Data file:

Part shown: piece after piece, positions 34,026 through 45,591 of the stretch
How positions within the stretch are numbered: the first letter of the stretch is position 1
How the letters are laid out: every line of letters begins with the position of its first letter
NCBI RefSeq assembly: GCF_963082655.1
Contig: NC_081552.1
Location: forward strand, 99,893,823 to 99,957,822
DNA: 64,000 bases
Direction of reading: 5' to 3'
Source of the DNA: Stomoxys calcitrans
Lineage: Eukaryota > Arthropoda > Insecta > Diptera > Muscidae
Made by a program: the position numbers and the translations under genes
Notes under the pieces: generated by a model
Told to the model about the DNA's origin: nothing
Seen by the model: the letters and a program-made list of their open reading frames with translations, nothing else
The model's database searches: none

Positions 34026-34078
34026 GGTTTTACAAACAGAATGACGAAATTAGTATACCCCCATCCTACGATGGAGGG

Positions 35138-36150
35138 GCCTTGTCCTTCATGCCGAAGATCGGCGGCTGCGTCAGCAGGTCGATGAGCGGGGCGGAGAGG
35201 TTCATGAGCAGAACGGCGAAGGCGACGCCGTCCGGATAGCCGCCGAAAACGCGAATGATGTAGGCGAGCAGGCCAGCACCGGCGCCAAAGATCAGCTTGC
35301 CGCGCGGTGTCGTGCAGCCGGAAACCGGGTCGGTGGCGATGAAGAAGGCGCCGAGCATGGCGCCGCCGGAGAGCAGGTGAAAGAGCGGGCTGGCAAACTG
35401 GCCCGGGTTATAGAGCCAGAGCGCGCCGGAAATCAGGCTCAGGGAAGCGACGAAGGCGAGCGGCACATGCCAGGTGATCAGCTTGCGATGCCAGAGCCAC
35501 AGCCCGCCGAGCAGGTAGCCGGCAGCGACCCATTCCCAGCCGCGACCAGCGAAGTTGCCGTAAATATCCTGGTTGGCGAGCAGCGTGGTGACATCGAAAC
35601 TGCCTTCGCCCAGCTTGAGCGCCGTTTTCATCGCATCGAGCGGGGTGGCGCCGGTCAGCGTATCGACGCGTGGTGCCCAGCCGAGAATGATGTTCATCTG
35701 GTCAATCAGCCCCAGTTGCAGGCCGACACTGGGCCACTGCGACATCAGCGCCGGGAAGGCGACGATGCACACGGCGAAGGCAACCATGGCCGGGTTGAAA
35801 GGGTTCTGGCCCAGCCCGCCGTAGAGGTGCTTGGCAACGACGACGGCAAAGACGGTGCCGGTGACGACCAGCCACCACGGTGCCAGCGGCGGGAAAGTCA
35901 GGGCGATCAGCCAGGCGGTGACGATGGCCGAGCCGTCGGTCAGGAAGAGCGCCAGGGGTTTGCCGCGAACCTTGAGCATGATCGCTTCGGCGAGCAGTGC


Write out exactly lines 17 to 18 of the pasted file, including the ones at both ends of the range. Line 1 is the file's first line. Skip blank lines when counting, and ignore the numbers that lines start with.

34026 GGTTTTACAAACAGAATGACGAAATTAGTATACCCCCATCCTACGATGGAGGG

Positions 35138-36150